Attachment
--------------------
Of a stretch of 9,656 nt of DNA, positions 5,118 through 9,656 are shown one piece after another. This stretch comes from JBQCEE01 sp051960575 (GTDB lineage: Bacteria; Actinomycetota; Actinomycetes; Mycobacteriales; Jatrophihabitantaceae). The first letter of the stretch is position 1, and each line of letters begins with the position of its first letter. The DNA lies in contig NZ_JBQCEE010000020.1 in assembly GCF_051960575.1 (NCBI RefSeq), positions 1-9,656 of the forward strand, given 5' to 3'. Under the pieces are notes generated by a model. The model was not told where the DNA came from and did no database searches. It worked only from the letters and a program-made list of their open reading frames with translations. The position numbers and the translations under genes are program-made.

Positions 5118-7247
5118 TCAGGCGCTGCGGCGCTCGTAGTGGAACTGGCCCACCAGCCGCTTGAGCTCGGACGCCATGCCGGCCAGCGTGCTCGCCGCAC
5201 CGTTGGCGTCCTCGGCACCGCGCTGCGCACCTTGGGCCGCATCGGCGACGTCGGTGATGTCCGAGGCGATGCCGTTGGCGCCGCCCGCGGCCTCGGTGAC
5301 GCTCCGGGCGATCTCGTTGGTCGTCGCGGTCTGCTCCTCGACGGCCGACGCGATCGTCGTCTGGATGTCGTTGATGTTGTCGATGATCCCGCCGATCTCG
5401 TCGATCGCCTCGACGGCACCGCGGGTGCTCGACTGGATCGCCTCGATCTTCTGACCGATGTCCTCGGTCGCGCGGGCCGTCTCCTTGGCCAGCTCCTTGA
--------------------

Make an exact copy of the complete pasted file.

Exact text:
Of a stretch of 9,656 nt of DNA, positions 5,118 through 9,656 are shown one piece after another. This stretch comes from JBQCEE01 sp051960575 (GTDB lineage: Bacteria; Actinomycetota; Actinomycetes; Mycobacteriales; Jatrophihabitantaceae). The first letter of the stretch is position 1, and each line of letters begins with the position of its first letter. The DNA lies in contig NZ_JBQCEE010000020.1 in assembly GCF_051960575.1 (NCBI RefSeq), positions 1-9,656 of the forward strand, given 5' to 3'. Under the pieces are notes generated by a model. The model was not told where the DNA came from and did no database searches. It worked only from the letters and a program-made list of their open reading frames with translations. The position numbers and the translations under genes are program-made.

Positions 5118-7247
5118 TCAGGCGCTGCGGCGCTCGTAGTGGAACTGGCCCACCAGCCGCTTGAGCTCGGACGCCATGCCGGCCAGCGTGCTCGCCGCAC
5201 CGTTGGCGTCCTCGGCACCGCGCTGCGCACCTTGGGCCGCATCGGCGACGTCGGTGATGTCCGAGGCGATGCCGTTGGCGCCGCCCGCGGCCTCGGTGAC
5301 GCTCCGGGCGATCTCGTTGGTCGTCGCGGTCTGCTCCTCGACGGCCGACGCGATCGTCGTCTGGATGTCGTTGATGTTGTCGATGATCCCGCCGATCTCG
5401 TCGATCGCCTCGACGGCACCGCGGGTGCTCGACTGGATCGCCTCGATCTTCTGACCGATGTCCTCGGTCGCGCGGGCCGTCTCCTTGGCCAGCTCCTTGA